This volume of our departmental journal Far East bear the title Journey to the East: The Lexicon of Chinese Language. It is a collection of nine single-author articles written in English by dr. Zdenka Heřmanová. You can read the journal in full here.
Languages using a pleremic writing system, from which Chinese is undoubtedly the most widespread, show a much deeper connection between language units and their graphic representations since it involves the semantic dimension. What makes the Chinese writing system a truly unique phenomenon is how its graphics capture the meaning of the represented linguistic unit. This semantic connection was primarily established through graphic components with their own meanings, so-called determinatives. Although their use was primarily associated with an effort to distinguish by graphic means the (often too many) different meanings of one sinogram, the entire system also undoubtedly provides unique insight into how ancient Chinese experienced reality. The semantic diversity of sinograms subordinated to one determinative forms a particular network of contexts with some relationship to the basic concept. This book provides a concise Czech translation of the oldest known study on Chinese grammatology Shuo Wen Jie Zi 說文解字 Meaning Explanation of Primary Sinograms and Structure Analysis of Secondary Sinograms which endeavors to reflect on the Chinese writing system as an essential bearer of Chinese culture. Based on the procedures of Chinese cultural linguistics, it adopts the author’s determinative-based setting and analyses the so-called semantic profile of all the 540 determinatives by arranging sinograms into groups sharing certain semantic features.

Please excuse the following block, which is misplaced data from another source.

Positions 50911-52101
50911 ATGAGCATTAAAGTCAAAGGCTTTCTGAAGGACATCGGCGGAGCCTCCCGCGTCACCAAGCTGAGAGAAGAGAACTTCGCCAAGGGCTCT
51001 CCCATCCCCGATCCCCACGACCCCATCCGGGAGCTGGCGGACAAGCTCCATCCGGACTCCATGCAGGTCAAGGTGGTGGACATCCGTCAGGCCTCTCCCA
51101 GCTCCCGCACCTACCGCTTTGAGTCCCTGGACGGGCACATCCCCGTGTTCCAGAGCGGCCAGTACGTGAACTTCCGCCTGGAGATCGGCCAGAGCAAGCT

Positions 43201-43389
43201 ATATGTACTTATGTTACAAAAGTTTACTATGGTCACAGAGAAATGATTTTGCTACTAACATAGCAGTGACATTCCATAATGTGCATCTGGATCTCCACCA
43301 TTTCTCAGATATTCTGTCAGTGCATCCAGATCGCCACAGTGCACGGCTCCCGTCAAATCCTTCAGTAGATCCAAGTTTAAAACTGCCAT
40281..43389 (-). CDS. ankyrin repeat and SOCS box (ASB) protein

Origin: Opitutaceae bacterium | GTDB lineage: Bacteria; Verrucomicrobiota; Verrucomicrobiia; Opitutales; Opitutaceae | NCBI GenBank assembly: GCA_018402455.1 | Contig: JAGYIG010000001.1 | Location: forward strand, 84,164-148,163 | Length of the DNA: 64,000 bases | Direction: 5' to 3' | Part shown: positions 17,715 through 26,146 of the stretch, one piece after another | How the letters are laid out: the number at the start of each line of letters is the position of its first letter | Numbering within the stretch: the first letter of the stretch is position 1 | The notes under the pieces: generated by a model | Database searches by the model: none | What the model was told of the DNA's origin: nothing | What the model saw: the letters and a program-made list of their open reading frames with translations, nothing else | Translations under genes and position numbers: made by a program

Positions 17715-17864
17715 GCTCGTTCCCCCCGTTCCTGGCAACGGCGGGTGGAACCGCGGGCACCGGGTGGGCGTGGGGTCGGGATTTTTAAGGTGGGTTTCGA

The World in Sinograms (written in Czech) by Tereza Slaměníková and David Uher is available for purchase here.
A collective monograph entitled China's Avant-Garde, 1978–2018 and co-edited by Giorgio Strafella from our department was recently published by Routledge.
"This book examines how China’s new generation of avant-garde writers and artists are pushing the boundaries of vernacular culture, creatively appropriating artistic and literary languages from global cultures to reflect on reform-era China’s transformation and the Maoist heritage. It explores the vortex of cultural change from the launch of Deng Xiaoping’s reforms in 1978 to Xi Jinping establishing his leadership for life in 2018. The book argues that China’s new avant-garde adopt transcultural forms of expression while challenging the official discourse of Xi Jinping’s regime, which promotes cultural nationalism and demands that cultural production in China embodies the essence of the 'Chinese nation'. The topics range from body art, women’s poetry and Boys’ Love literature to Tibetan-themed fiction and conceptual ceramic art."
The publishing house Mi:lu has just published a collection of essays by a Taiwanese writer Walis Nokan (Walisi Yougan). The collection was translated to Czech by Petr Janda from our department. See this link for more information (in Czech).